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Crossing the River: The Quilts of Gee's Bend 

Modern Primitive Gallery
1393 North Highland Ave. NE
Atlanta, GA 30306
(404) 892-0556

 July 19 through August 17, 2003

The quilts of a group of black women in Gee's Bend, Alabama, have been receiving much recognition since the Houston Museum of Fine Arts featured them in a show in late 2002, followed by an exhibit at the Whitney in New York City. (See our review of the book about these remarkable quilts). Several more cities have signed on to display this major traveling exhibit, with our home town of Atlanta trailing the list, scheduled for late 2005. As we were contemplating whether to wait or to travel to one of the other venues, we received an e-mail from our friends at Intown Quilters inviting us to the opening of an alternate Gee's Bend exhibit at a small local gallery. We jumped at the chance, and spent a pleasant hour at the crowded reception with about a dozen of the quilts, plus at least one of the quilters.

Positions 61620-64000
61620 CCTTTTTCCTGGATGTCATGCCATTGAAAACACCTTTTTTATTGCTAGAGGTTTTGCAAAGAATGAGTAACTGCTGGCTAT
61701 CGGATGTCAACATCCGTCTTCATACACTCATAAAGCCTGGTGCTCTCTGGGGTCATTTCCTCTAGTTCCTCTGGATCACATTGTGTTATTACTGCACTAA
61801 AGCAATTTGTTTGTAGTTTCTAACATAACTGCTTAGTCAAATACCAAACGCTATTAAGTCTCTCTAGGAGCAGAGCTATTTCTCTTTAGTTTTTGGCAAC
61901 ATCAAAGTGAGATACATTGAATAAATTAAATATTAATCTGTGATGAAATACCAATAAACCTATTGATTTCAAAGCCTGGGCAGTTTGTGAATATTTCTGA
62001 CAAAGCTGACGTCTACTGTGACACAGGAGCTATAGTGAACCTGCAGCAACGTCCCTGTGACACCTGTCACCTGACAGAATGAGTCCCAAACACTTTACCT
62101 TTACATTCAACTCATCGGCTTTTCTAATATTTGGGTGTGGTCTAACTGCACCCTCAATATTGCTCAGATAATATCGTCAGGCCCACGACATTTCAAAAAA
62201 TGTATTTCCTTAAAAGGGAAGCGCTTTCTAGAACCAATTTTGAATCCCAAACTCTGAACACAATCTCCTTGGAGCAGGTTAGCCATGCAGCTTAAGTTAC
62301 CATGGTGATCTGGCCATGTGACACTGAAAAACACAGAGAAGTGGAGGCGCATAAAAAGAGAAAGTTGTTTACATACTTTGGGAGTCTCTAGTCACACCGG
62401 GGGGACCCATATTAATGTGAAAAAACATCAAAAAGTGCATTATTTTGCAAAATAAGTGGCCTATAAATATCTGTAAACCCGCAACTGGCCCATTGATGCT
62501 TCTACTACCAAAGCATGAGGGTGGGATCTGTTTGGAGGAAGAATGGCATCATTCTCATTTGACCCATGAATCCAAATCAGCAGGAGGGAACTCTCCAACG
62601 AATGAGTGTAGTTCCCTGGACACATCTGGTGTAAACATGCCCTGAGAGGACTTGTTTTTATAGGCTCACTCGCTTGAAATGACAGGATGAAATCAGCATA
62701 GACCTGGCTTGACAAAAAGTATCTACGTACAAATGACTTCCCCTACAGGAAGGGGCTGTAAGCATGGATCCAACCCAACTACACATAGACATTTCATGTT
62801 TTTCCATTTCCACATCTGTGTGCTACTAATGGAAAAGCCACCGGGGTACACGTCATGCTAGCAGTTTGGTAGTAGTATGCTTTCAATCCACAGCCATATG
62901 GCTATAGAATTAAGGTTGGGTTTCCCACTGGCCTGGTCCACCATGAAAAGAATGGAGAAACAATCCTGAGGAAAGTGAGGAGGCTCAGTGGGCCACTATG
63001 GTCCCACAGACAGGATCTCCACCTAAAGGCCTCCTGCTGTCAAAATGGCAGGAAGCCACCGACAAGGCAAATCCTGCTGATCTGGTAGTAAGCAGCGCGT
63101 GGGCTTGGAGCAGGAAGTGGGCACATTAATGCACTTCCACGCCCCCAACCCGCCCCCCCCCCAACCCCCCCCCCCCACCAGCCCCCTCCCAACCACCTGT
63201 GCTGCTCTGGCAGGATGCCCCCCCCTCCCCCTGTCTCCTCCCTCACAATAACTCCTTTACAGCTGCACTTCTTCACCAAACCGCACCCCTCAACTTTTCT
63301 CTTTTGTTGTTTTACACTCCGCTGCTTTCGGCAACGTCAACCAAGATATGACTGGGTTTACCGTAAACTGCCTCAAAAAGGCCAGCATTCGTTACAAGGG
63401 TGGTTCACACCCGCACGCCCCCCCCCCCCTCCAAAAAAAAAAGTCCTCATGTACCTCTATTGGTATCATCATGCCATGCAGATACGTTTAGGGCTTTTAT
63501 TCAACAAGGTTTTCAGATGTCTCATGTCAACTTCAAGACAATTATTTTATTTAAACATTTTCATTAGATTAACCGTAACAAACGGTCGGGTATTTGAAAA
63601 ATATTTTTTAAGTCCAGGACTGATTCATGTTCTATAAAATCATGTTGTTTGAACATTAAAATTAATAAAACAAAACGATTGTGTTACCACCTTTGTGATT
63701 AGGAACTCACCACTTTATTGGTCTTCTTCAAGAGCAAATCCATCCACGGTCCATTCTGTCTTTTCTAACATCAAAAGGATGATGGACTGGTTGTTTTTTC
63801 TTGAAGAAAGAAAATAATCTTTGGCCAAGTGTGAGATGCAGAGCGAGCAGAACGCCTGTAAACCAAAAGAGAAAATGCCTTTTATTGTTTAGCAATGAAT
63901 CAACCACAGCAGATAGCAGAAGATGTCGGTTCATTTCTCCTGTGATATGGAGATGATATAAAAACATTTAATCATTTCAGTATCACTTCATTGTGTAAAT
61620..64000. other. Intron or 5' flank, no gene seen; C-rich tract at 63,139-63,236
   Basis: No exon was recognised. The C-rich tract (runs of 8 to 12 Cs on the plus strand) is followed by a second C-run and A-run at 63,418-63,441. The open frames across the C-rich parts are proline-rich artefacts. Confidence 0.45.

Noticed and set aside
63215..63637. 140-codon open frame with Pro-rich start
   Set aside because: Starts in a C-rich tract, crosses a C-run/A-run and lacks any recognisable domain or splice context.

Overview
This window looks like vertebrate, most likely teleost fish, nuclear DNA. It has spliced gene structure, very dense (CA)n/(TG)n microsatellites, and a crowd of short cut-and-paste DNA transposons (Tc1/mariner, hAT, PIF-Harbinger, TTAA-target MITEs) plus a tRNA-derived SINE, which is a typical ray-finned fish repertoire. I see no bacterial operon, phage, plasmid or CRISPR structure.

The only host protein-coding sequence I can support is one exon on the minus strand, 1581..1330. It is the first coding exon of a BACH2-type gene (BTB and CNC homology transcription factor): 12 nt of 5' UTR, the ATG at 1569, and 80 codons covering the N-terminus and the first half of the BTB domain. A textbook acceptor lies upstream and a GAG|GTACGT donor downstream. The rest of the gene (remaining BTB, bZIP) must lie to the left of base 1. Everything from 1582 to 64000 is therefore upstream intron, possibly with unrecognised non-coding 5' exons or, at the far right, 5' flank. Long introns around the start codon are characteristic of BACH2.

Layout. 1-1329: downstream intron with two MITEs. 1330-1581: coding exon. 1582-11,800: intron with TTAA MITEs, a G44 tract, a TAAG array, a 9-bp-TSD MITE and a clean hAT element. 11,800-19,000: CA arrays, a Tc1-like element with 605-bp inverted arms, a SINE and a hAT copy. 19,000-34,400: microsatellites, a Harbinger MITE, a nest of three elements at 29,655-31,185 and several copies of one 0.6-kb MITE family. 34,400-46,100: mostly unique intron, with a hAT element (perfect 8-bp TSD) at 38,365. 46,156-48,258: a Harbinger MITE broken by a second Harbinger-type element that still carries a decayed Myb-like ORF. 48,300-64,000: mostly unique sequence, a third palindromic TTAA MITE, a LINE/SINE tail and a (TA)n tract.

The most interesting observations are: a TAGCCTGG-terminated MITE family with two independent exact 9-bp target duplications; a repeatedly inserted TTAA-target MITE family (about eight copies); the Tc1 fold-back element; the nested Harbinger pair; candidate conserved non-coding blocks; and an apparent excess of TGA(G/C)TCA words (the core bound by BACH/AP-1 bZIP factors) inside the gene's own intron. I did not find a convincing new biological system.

These quilts ran the gamut of styles that are typical of the Gee's Bend "school." Mostly strip-quilted, they filled the room with their spontaneous wit and improvisational use of color and materials. Some were colorful, others nearly monochromatic, using materials ranging from denim (used workpants) to corduroy and satin. 

Of course we had to take photos, and although conditions weren't ideal, our digital camera captured some of the spirit of these remarkable works. We have put them together in a slide show displaying them, which you can access here.

The quilts speak for themselves, and we were not able to obtain all of the artist information under the circumstances. The one quilter we met at the show was Arlonzia Pettway, who poses with a friend in front of her contribution to the show in one of our photos. Born in 1923, Ms. Pettway is from one of the original families of Gee's Bend, named for the plantation master for whom her ancestors were slaves.

The exhibit opening was also an opportunity for another group of black artists to display their wares. About 170 of the "Lost Boys of the Sudan" have settled in Atlanta, and are selling their crafts (mostly ceramic renditions of African animals) at fairs and other events around the city. You will also see their work in our photo gallery.

If you're in the Atlanta area between now and August 17, don't miss this exhibit!

View the Slide Show

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